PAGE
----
Tokyo stocks opened 0.76 per cent higher on Thursday after the dollar gained against the yen on stronger-than-expected US retail sales figures.
The Nikkei 225 index at the Tokyo Stock Exchange was up 92.50 points at 12,332.16 at the start.
The benchmark index is likely to be supported by the stronger dollar, which rose after the Tokyo market closed on Wednesday, hitting the 96-yen mark, brokers said. A weak yen boosts Japanese exporters.
In New York, the Dow Jones Industrial Average set a new record closing level for the seventh straight day Wednesday as US stocks registered small gains on the solid US retail numbers.
The Dow added 5.22 points (0.04 per cent) at 14,455.28, also its ninth straight day of gains, its longest winning streak in 16 years. The broad-based S&P 500 rose 2.04 (0.13 per cent) at 1,554.52.
The dollar was changing hands at 96.03 yen in early Asian trade Thursday, down from 96.14 yen in New York Wednesday afternoon but still up from 95.81 yen early Wednesday in Tokyo.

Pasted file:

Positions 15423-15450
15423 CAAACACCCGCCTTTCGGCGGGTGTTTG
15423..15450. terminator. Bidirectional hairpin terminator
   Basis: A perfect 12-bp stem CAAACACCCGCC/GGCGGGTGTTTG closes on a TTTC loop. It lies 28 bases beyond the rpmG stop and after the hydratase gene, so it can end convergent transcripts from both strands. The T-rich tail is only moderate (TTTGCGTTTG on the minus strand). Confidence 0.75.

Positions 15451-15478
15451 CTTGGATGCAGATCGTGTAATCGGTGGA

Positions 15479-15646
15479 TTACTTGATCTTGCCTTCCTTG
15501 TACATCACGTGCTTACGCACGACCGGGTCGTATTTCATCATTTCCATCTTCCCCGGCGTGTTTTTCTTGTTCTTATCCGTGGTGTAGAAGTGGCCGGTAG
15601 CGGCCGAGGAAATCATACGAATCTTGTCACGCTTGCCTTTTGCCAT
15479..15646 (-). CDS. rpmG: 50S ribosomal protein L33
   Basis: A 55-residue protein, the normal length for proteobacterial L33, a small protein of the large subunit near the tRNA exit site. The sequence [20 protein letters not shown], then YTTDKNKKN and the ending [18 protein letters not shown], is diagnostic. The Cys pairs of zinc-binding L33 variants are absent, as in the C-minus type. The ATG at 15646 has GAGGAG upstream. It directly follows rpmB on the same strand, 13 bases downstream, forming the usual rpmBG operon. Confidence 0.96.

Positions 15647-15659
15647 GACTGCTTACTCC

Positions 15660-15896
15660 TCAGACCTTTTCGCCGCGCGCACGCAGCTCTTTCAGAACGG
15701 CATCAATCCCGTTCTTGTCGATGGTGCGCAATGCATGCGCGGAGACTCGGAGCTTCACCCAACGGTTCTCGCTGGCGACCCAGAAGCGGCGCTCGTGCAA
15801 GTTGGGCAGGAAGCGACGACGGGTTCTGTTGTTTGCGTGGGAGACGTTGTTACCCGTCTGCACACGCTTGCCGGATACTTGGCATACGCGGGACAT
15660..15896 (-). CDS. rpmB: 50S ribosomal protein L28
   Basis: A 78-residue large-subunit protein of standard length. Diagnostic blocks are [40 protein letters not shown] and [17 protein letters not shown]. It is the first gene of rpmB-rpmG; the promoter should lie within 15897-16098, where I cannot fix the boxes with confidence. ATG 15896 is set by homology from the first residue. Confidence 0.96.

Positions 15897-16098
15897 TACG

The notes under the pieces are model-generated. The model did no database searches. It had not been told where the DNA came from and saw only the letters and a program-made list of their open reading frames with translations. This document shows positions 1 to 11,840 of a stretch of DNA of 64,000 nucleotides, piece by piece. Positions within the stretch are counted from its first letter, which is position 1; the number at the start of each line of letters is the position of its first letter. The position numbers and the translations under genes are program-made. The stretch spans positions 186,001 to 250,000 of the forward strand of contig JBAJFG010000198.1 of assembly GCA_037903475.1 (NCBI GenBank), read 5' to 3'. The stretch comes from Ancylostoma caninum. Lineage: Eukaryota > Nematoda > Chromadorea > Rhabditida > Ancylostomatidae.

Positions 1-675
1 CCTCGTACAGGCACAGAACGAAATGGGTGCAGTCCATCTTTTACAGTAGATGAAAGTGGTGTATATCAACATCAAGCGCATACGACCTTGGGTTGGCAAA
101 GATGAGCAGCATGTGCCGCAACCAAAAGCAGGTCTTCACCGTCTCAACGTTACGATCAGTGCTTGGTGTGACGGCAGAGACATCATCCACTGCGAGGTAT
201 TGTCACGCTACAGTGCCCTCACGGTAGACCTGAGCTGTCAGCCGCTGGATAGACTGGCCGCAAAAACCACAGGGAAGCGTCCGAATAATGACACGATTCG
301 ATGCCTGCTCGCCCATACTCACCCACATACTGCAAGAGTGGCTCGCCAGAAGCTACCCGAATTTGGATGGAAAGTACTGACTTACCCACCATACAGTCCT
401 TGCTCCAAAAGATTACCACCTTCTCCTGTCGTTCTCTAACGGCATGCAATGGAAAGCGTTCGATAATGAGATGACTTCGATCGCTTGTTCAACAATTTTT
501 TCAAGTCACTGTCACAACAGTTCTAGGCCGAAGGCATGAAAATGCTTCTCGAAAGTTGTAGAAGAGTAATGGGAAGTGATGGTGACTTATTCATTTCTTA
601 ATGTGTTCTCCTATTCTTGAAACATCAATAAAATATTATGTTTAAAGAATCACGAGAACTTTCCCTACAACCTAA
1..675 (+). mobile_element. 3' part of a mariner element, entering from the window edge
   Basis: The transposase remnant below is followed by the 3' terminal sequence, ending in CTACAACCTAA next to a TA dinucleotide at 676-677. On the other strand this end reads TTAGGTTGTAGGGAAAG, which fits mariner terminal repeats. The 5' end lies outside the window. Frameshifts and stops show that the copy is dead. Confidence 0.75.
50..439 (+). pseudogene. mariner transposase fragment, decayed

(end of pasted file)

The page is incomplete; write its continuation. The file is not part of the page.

The euro bought $1.2960 and 124.48 against $1.2956 and 124.56 yen in US trade.
"The overall environment for equities investing remains bullish," said SMBC Nikko Securities general manager of equities Hiroichi Nishi.
He said the stock market was also gaining support on hopes for further monetary easing steps, with new Bank of Japan leadership -- a governor and two deputies -- expected to be confirmed in parliament this week.
"Confirmation of all of the government's BoJ nominees will send a positive signal that looser central bank policy monetary policy will be a certainty," Nishi said.
All the three nominees are advocates of active monetary easing to get Japan out of years of deflation.